13. Gulf of Alaska, Alaska

    Science.gov (United States)

    2002-01-01

    This MODIS true-color image shows the Gulf of Alaska and Kodiak Island, the partially snow-covered island in roughly the center of the image. Credit: Jacques Descloitres, MODIS Land Rapid Response Team

  14. Historical and identity implications in Thanksgiving Day for native american people in a book byShermanAlexie

    Directory of Open Access Journals (Sweden)

    Alba Krishna Topan Feldman

    2014-08-01

    Full Text Available An event frequently goes beyond its own place and time in history and becomes a symbol of formation for national identity, even though there are always gaps, untold facts, or simply one of several versions of the history is told. Current paper clarifies some of the historical aspects that surrounded the establishing of Thanksgiving Day as an official holiday in the United States, and how this issue is dealt with in Native American Literature, especially in Sherman Alexie’s book The Absolutely true diary of a part time Indian. A postcolonial theoretical approach is used, emphasizing the concepts of transculturation, nation, resistance and subjectivity, based on the scholarly works by Bhabha (1998, Ashcroft et al. (2007 and Pratt (1992, coupled to Native American literary criticism by Vizenor (1998. Analyses show that, by using several strategies such as humor and criticism, Alexie questions not only the historical situation of the Native American in the United States, but also reveals the effects that those facts, which helped to produce US national thought, have on contemporary Native Americans.

  15. "Strange Things Happen to Non-Christian People": Human-Animal Transformation among the Inupiat of Arctic Alaska

    Science.gov (United States)

    Cassady, Joslyn

    2008-01-01

    Inuit myths, folklore, and material culture are filled with examples of people who turn into animals. Margaret Lantis, a well-known Eskimologist of the mid-twentieth century, once commented that human-animal transformation in Inuit mythology had an "immediacy and a reality" that was unknown in other parts of the world. It is hard to discern from…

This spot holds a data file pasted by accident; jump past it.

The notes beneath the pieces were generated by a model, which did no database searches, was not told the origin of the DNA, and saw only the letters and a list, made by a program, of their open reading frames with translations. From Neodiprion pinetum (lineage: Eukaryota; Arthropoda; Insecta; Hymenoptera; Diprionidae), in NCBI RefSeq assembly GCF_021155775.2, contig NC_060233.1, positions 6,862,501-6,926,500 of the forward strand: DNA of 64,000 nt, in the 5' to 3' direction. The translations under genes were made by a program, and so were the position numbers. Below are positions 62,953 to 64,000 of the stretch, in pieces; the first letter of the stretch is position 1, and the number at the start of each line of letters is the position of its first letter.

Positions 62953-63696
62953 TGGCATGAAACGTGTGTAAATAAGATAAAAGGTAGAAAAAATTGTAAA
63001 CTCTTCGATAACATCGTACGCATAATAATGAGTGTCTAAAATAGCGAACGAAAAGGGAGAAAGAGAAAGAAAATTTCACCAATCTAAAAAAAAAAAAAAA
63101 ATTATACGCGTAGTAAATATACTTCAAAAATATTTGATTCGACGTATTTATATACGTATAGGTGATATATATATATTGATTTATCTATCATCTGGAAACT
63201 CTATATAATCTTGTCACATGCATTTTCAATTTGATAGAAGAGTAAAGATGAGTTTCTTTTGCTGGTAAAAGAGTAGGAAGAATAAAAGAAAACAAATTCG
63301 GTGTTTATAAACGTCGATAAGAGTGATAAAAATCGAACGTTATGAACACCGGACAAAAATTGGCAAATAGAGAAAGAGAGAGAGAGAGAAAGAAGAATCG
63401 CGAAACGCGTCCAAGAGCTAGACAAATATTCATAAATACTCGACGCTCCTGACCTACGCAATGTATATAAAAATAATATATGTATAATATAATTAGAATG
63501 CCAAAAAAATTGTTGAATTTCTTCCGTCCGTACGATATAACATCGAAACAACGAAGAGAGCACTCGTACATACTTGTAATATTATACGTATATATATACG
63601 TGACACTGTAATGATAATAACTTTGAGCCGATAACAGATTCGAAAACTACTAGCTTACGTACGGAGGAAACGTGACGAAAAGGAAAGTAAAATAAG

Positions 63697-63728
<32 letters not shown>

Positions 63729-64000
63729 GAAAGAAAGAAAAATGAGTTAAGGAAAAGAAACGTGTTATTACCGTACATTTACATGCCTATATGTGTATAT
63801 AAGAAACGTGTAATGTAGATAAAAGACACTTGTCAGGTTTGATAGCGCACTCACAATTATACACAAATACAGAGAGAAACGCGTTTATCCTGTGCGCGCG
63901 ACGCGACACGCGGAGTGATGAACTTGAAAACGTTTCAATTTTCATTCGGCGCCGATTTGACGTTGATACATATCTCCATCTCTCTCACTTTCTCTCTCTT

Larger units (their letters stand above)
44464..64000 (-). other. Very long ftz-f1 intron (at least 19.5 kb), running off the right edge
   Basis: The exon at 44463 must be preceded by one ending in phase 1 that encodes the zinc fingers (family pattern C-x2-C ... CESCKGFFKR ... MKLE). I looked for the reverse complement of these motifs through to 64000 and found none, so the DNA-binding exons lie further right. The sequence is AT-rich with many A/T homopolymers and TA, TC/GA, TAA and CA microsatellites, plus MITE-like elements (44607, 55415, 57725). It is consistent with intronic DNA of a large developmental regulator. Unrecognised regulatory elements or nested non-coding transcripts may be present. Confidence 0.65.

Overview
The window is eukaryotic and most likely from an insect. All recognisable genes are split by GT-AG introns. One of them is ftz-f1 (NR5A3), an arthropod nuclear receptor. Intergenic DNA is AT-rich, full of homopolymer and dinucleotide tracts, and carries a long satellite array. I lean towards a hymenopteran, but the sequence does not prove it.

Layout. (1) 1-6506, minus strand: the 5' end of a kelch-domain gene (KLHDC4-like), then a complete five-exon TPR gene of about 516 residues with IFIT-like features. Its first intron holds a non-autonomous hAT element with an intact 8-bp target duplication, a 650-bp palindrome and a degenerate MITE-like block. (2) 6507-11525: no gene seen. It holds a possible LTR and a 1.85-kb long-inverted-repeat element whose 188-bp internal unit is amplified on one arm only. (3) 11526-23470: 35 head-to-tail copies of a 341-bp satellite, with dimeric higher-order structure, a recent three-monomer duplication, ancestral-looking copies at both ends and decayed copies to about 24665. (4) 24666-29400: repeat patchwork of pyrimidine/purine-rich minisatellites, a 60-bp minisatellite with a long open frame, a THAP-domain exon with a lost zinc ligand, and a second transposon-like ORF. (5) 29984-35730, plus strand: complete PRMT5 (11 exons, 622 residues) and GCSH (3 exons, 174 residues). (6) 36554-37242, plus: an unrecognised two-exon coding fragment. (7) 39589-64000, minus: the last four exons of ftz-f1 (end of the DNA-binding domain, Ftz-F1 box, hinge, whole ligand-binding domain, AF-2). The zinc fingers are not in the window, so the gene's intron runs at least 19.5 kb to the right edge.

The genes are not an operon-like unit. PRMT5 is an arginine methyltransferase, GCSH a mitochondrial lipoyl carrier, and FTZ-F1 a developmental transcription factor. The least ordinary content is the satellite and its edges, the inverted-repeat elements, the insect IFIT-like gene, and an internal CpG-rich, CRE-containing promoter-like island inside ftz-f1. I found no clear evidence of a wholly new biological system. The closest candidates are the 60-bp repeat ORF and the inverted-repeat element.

16. Comorbid substance use disorders with other Axis I and II mental disorders among treatment-seeking Asian Americans, Native Hawaiians/Pacific Islanders, and mixed-race people

    OpenAIRE

    Wu, Li-Tzy; Blazer, Dan G.; Gersing, Kenneth R.; Burchett, Bruce; Swartz, Marvin S.; Mannelli, Paolo

    2013-01-01

    Little is known about behavioral healthcare needs of Asian Americans (AAs), Native Hawaiians/Pacific Islanders (NHs/PIs), and mixed-race people (MRs)—the fastest growing segments of the U.S. population. We examined substance use disorder (SUD) prevalences and comorbidities among AAs, NHs/PIs, and MRs (N=4572) in a behavioral health electronic health record database. DSM-IV diagnoses among patients aged 1–90 years who accessed behavioral healthcare from 11 sites were systematically captured: S...

  17. Alcohol/Drug Exposure, HIV-Related Sexual Risk among Urban American Indian and Alaska Native Youth: Evidence from a National Survey

    Science.gov (United States)

    Ramisetty-Mikler, Suhasini; Ebama, Malembe S.

    2011-01-01

    Background: Migration of the native populations from reservations to the urban areas has resulted in mixed ethnicities of American Indian/Alaskan Native (AIAN) children. Minority youth require special attention and services in urban schools as they disproportionately experience poverty, low educational attainment, unemployment, and single-parent…